Home > Publications . Search All . Browse All . Country . Browse PSC Pubs . PSC Report Series

PSC In The News

RSS Feed icon

Prescott says sex offender registries may increase recidivism by making offender re-assimilation impossible

Frey says rising numbers of younger minority voters mean Republicans must focus on fiscal not social issues

Work by Garces and Mickey-Pabello cited in NYT piece on lack of black physicians

Highlights

Elizabeth Bruch wins Robert Merton Prize for paper in analytic sociology

Elizabeth Bruch wins ASA award for paper in mathematical sociology

Spring 2015 PSC newletter available now

Formal demography workshop and conference at UC Berkeley, August 17-21

Next Brown Bag

PSC Brown Bags will be back fall 2015


Lois M. Verbrugge photo

Giving help in return: family reciprocity by older Singaporeans

Publication Abstract

Verbrugge, Lois M., and Angelique W. Chan. 2008. "Giving help in return: family reciprocity by older Singaporeans." Ageing and Society, 28(1): 5-34.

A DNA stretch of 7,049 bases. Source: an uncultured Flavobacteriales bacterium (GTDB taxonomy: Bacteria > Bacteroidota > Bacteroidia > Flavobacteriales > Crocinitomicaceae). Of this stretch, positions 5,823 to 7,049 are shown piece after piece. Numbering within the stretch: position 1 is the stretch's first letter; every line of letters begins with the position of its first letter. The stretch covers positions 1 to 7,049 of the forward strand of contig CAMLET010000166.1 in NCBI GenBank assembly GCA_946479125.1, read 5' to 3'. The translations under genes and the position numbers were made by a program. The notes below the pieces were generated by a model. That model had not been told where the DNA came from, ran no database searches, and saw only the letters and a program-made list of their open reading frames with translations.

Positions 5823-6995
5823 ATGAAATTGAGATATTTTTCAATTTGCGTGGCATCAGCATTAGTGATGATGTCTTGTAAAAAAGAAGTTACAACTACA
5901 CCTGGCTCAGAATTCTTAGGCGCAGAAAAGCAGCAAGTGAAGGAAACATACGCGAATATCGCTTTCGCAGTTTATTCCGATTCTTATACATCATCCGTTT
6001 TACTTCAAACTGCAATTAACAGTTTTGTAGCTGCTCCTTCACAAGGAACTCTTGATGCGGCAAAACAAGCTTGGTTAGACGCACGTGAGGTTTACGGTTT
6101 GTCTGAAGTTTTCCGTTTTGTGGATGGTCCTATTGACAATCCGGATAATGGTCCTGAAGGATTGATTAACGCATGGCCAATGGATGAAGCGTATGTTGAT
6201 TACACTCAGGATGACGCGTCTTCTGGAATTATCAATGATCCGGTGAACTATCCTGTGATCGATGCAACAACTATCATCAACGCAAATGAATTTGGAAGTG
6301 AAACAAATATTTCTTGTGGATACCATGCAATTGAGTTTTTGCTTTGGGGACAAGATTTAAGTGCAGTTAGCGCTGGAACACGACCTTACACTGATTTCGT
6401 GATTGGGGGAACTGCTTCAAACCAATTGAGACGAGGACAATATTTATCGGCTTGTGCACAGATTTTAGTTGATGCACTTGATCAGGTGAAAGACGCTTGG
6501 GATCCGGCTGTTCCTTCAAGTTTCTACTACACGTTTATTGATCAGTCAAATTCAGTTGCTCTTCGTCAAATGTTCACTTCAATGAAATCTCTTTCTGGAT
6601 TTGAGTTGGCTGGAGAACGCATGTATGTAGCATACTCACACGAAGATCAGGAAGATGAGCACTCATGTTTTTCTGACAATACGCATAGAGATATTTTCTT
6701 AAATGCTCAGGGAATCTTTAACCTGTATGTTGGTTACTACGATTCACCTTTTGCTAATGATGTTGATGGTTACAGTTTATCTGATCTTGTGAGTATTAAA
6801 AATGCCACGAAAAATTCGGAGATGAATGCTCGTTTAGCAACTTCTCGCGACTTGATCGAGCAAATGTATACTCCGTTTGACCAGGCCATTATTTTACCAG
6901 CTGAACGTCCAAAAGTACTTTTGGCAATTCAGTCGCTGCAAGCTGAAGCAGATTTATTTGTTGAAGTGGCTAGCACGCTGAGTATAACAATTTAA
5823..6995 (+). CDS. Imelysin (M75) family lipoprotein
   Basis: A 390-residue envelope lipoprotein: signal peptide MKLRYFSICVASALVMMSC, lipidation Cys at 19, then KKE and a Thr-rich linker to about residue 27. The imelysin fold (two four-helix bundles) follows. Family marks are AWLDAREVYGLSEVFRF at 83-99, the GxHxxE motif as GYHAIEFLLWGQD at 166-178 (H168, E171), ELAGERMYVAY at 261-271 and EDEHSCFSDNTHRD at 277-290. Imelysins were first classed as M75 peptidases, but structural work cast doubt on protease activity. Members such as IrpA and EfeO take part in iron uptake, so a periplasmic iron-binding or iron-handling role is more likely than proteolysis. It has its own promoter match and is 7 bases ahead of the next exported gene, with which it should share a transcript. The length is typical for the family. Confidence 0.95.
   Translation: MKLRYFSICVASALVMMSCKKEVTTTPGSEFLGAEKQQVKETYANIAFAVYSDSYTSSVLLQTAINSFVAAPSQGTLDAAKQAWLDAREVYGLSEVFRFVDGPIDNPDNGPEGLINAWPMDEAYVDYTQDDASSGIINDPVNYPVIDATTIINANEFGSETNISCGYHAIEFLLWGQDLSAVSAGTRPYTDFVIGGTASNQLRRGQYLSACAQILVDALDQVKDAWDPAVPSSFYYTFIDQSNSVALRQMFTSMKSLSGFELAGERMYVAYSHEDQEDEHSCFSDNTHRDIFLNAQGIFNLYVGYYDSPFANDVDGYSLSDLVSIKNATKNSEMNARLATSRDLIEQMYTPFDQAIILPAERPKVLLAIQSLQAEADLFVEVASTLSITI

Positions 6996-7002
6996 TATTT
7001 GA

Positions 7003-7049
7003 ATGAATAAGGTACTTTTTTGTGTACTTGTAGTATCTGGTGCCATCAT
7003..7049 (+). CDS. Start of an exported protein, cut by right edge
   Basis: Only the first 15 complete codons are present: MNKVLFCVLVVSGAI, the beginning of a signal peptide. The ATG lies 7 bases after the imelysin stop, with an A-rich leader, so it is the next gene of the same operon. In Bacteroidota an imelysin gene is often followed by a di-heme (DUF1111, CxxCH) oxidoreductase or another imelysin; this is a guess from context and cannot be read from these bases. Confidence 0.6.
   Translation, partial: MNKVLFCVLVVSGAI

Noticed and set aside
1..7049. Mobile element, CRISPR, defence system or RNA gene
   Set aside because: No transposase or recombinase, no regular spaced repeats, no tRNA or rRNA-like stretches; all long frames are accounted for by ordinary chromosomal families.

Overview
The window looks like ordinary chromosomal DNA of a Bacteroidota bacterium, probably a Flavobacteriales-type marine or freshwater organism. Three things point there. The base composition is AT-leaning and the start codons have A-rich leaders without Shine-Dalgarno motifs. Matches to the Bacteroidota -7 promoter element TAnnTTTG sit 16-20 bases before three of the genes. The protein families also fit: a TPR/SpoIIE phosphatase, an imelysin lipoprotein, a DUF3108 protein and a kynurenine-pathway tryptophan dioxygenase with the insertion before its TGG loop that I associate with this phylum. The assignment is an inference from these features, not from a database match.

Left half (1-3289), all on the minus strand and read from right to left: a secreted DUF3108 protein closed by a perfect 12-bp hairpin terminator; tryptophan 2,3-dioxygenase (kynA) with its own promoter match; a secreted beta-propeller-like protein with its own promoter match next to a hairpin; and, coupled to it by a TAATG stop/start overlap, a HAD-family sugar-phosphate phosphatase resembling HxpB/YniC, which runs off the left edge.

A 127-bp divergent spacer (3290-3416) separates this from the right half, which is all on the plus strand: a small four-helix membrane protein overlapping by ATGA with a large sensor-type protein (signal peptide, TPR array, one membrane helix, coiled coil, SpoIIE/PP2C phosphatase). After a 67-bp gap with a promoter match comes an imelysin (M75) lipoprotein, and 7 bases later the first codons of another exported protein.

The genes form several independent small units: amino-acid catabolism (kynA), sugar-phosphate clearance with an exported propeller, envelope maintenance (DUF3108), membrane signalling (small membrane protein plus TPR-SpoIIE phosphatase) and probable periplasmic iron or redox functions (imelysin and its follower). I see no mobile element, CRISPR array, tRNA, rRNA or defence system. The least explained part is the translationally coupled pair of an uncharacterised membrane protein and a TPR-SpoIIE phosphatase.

Reciprocity is a powerful principle in social ties. The ethos of family reciprocity is especially strong in Asian societies. We study contemporaneous family exchanges, hypothesising that the more current help older Singaporeans receive from family, the more they give in return. Cross-sectional analyses were undertaken of data from two national Singapore surveys conducted in 1995 and 1999. The help received by older people is measured by income and cash support, payment of household expenses by others, having a companion for away-from-home activities, and having a principal carer. The help given by older people is measured by baby-sitting, doing household chores, giving financial help to children, and advising on family matters. Multivariate models are used to examine the factors that affect an older person's ability and willingness to give help. The results show that the more financial support Singapore seniors received from kin, the more baby-sitting and chores they provided. In their swiftly modernising society, Singapore seniors are maintaining family reciprocity by giving time in return for money. We discuss how during the coming decades, reciprocity in Southeast and East Asian societies may shift from instrumental to more affective behaviours.

DOI:10.1017/S0144686X07006447 (Full Text)

Country of focus: Singapore.

Browse | Search : All Pubs | Next